Despite inventing the product, Mohawk was late to LVT.
· Mohawk missed LVT. They built the wrong LVT product (flexible instead of rigid), they didn’t procure enough of it (late to importing), and instead spent capital on products the market did not need (building new ceramic, laminate, vinyl and carpet tile facilities, which the company is now shutting down two years later). This was a capital allocation mistake around a technology shift.
· Mohawk did not expect LVT to grow this quickly. Previous product inventions like ceramic, vinyl sheet and laminate had slower growth (10 years to maturity) and lower ultimate penetration (15%, 5% and 3%, respectively). Consequently, they planned for a smaller LVT market than was eventually realized.
· IVC invented LVT in Europe, where they now have three LVT plants. After acquiring IVC in 2015, Mohawk tried to bring the technology to the US. They announced a new $100mm manufacturing facility Dalton, Georgia in April 2016, with completion planned for Q4 2017. The factory was delayed several times – by the time it came online in late 2018, LVT technology had advanced from flexible to rigid core. Mohawk tried retrofitting the plant, but encountered quality issues, which have persisted through today.
· Mohawk was so focused on domestic manufacturing that they were late to importing product from China, which is where 90% of LVT comes from – they had not planned on needing to supplement their domestic volumes. By the time they tried in 2018, Chinese LVT production was sold out, and Mohawk could not get a full allocation. Their sourcing capabilities improved only by 2019, and our channel checks suggest their import logistics capabilities are still several years behind competitors.
· Shaw Floors faced the same problem of changing LVT technology. They responded by shutting down their half-built first-generation LVT plant in the US, and moved to a China sourcing model after acquiring US Floors in October 2016. They now have 35% market share in LVT imports and record profitability.
We believe Mohawk will participate in LVT. They currently have ~$0.5bn LVT revenue (10% product market share).
· Manufacture. Mohawk has two plants in Dalton, Georgia with $500mm of revenue capacity generating $200mm revenue. It has recently started building a third line.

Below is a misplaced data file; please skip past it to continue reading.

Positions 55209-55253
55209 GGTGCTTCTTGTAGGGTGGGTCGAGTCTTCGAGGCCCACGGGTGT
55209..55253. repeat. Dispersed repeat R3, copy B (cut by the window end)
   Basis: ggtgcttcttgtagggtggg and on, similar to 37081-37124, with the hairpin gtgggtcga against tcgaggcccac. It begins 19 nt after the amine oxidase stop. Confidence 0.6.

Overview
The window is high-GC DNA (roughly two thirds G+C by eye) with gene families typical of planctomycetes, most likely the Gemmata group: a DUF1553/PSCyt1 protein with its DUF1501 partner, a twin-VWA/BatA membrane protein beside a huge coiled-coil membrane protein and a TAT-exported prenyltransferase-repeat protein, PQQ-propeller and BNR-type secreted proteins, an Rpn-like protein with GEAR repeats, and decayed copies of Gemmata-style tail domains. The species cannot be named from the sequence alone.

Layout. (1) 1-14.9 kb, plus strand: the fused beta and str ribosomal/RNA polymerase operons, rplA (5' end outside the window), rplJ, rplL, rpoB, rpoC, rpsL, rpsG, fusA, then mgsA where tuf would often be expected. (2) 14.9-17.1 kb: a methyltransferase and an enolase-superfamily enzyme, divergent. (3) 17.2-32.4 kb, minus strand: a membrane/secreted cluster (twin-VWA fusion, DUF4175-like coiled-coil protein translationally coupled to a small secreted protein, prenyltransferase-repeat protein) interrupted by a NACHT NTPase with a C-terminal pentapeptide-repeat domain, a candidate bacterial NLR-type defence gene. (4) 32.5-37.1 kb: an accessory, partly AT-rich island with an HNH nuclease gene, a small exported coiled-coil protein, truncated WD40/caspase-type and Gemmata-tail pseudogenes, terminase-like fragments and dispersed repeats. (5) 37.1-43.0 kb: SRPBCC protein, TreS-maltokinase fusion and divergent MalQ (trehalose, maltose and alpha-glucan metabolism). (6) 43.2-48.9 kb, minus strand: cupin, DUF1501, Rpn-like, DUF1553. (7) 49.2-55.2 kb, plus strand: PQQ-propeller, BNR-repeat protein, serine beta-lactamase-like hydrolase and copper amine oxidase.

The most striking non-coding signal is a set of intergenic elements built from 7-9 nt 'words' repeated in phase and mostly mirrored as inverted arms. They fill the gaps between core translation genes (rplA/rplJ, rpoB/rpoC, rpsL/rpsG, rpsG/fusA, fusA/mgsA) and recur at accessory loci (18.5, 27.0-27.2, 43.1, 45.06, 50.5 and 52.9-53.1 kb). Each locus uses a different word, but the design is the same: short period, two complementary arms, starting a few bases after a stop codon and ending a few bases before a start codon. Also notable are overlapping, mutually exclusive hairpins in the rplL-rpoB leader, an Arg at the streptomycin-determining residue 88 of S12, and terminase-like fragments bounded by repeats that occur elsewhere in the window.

· Import. Mohawk imports ~$300mm of LVT. This is underappreciated.
o The company has told analysts that their imported LVT business is larger than their domestic production. Since domestic product is $200mm, we estimate imports are ~$300mm (60% of LVT sales). Our channel checks have variously estimated that Mohawk’s import position is 50-80% of their LVT sales.
o In Q1 2020, Mohawk received a $13mm rebate for their imported LVT sold between September 2018 and November 2019, when the click LVT tariff was rescinded. That implies imported LVT sales were $52mm (= $13mm / 25% tariff), but Mohawk says they avoided most of the tariff by pre-buying LVT imports. Floor & Decor, a retailer with $440mm LVT sales in 2019, received a similar $13mm rebate.
o We believe LVT imports currently have 10-15% contribution margins, above the FNA segment average.
· Mohawk has been growing in-line with the market since 2019, which indicates it is participating in LVT.
o Comparing Mohawk’s FNA organic growth with publicly traded manufacturers (Tarkett, Interface) and retailers (Tile Shop, Lumber Liquidators), Mohawk has grown in-line with the market in 2019-2020 after losing share in 2018. See the appendix.
· Mohawk will participate in LVT because it is a distribution and transportation company, not just a product manufacturer. Flooring products are commoditized (would you pay more for a Karastan rug versus a store’s private label brand?), and once LVT becomes commoditized (technology stops changing, manufacturing becomes oversupplied), Mohawk will drive last-mile distribution economics as it has for the last 30 years.